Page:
The Keohane Distinguished Visiting Professorship

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The Nannerl O. Keohane Distinguished Visiting Professorship recognizes the remarkable contributions of Dr. Nannerl Keohane during her term as President of Duke University, and the unprecedented level of collaboration she and UNC Chancellor James Moeser created between these two great institutions.  The award was created in 2004 by Chancellor Moeser and is funded by Carolina graduate Julian Robertson and his late wife, Josie, of New York (parents of Spencer Robertson ’98) and the William R. Kenan, Jr. Charitable Trust.  The Professorship brings outstanding scholars, artists, or practitioners to the UNC and Duke campuses who will promote existing and encourage new collaborations between the two schools.

The Professorship is administered by UNC and is overseen by Carol Tresolini, Vice Provost for Academic Initiatives at UNC and Noah Pickus, Associate Provost and Senior Advisor and Nannerl O. Keohane Co-director of the Kenan Institute for Ethics at Duke University.

Initially, proposals were accepted on any topic; however, in 2016, the professorship directed its focus on proposals that allow the two universities to work together to extend their capacity in three focus areas: 1) data science, 2) entrepreneurship and innovation, and 3) the arts.  Proposals selected for funding address the three main responsibilities of the professorship:

  1. Promote inter-institutional collaboration and the enhancement of intellectual life at both universities by strengthening established collaborations or encouraging new ones;
  1. Contribute to the teaching missions of both UNC and Duke—in particular to the undergraduate curriculum—through a self-standing course or the co-teaching of one or more courses, or through a carefully planned series of guest appearances in a number of courses;
  1. Share the work of the Visiting Professor widely through public lectures or performances.

Data Science

This project will establish a new Duke-UNC summer program that incorporates features of two existing Duke initiatives and focuses on mobile application development.  The ten-week program will include a boot camp and hands-on programming.  A Keohane Visiting Professor (to be selected) will be responsible for recruiting students and teaching the summer program.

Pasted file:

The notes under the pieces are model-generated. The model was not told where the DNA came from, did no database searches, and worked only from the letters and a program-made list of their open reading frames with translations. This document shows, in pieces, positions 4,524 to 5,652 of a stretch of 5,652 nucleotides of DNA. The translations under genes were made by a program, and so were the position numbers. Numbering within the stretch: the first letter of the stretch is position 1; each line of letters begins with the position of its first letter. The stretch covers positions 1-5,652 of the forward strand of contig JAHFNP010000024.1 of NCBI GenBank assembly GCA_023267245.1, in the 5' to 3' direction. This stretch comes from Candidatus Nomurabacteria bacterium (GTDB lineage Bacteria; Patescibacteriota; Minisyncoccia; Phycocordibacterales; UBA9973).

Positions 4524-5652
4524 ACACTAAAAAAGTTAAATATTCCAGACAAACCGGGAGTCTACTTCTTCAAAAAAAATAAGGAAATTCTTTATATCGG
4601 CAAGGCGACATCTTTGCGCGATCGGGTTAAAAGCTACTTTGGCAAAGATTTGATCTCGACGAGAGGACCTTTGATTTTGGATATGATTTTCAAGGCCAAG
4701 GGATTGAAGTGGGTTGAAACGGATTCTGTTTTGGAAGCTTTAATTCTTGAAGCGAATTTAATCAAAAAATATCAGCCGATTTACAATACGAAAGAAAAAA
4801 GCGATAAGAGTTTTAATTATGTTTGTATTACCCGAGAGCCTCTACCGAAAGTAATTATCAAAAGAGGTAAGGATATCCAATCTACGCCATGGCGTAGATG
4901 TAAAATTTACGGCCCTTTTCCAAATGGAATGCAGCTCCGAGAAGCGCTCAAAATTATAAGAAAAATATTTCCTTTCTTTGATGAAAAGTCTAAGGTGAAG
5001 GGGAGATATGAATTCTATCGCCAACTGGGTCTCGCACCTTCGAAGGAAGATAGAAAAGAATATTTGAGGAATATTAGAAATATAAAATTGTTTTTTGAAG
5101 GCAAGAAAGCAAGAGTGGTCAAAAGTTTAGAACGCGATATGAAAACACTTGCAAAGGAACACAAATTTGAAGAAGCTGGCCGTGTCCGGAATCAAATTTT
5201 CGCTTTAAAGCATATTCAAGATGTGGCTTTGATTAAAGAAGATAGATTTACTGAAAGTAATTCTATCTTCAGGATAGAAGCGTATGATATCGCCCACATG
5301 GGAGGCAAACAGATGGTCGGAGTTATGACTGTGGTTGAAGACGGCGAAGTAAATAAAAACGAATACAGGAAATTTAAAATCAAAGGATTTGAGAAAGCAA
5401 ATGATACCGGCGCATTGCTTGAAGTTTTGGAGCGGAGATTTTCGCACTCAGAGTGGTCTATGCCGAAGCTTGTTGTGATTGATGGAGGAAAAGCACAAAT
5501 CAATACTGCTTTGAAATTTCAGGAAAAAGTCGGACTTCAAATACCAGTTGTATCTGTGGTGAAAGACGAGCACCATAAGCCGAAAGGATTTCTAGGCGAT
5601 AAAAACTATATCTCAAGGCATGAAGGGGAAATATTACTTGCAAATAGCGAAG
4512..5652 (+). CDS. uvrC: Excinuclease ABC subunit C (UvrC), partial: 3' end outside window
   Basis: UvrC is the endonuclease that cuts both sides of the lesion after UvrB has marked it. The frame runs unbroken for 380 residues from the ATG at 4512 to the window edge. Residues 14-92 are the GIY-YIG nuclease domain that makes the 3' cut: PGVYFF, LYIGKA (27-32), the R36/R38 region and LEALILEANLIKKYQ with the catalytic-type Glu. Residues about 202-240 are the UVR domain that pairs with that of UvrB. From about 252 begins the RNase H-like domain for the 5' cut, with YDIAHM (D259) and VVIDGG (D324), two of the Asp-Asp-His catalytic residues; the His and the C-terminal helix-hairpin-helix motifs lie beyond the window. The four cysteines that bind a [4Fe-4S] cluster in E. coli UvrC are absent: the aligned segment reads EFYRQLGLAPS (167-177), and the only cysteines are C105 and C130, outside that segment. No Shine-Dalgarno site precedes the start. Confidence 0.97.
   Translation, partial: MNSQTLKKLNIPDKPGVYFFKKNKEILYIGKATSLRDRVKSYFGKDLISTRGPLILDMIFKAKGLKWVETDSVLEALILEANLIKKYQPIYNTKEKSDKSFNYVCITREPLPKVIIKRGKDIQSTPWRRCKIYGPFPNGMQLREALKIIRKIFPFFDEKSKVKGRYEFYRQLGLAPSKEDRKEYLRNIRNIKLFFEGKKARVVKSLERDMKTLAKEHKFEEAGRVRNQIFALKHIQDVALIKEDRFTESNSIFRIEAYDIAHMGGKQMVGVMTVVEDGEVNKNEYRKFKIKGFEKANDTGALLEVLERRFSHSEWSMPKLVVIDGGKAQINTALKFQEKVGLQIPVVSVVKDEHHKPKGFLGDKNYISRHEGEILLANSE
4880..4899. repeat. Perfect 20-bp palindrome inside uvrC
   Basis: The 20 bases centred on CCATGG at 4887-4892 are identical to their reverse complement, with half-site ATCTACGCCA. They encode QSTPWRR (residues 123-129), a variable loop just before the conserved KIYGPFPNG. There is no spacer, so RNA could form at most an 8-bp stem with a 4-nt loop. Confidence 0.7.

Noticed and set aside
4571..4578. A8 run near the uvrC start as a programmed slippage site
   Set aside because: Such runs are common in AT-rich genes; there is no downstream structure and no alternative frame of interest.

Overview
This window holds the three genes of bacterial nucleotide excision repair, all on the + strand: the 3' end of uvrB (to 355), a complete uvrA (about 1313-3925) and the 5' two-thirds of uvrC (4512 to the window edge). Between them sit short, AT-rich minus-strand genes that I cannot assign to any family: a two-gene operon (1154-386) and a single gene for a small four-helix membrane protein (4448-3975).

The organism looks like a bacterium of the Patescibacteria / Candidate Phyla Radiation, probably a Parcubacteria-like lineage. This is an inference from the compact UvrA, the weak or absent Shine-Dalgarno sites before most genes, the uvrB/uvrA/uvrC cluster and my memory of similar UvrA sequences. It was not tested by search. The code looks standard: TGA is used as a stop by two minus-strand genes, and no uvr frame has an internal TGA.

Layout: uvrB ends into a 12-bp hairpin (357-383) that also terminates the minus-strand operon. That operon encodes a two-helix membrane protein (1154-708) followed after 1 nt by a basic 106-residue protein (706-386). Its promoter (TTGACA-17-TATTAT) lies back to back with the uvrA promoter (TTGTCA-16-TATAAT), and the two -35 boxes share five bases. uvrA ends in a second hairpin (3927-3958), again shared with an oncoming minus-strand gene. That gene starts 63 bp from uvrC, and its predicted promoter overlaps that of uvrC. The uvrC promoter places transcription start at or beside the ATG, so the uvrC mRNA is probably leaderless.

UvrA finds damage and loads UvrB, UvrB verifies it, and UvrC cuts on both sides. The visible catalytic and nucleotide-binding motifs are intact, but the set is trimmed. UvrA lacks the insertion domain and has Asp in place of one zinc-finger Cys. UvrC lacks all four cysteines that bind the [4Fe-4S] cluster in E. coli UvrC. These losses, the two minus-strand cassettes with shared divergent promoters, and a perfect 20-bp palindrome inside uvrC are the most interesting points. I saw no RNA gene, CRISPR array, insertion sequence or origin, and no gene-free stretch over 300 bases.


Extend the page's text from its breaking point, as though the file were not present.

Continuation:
Organizers:

  • Stanley Ahalt, Department of Computer Science, UNC and Director, Renaissance Computing Institute (RENCI);
  • Robert Calderbank, Professor of Computer Science, Electrical Engineering, and Mathematics and Director, Information Initiative at Duke (iiD), Duke University; and
  • Tracy Futhey, Vice President for Information Technology and Chief Information Officer, Duke University.

 

Entrepreneurship and Innovation

Keohane Visiting Professors Rebecca White, Jim Clifton, and Thomas Byers (plus a fourth to be selected) will expand educational opportunities in entrepreneurship and innovation by advancing the two universities’ collaborative work in design and systems thinking, entrepreneurial pedagogy, entrepreneurial leadership, and regional entrepreneurial ecosystems.

Organizers:

  • Kip Frey, Professor of the Practice of Public Law, Director of the Program in Law & Entrepreneurship, and Interim Director, Duke Innovation and Entrepreneurship Initiative, Duke University (preceded by Professor Eric Toone); and
  • Ted Zoller, T.W. Lewis Clinical Associate Professor of Strategy and Entrepreneurship and Director, Center for Entrepreneurial Studies, UNC

 

The Arts

To advance existing social engagement and innovation programs at the two campuses and inspire students and faculty to consider how their work can improve the community, the professorship will support three artists whose work explores various aspects of social activism: Theaster Gates, Jace Clayton, and Nina Chanel Abney.  The resulting activities will encourage new and different approaches to using art to effect social change and will foster further opportunities for collaborations within and between Duke and UNC.

Organizers:

  • Emil Kang, Executive Director for the Arts, UNC; and
  • Scott Lindroth, Professor of Music and Vice Provost for the Arts, Duke University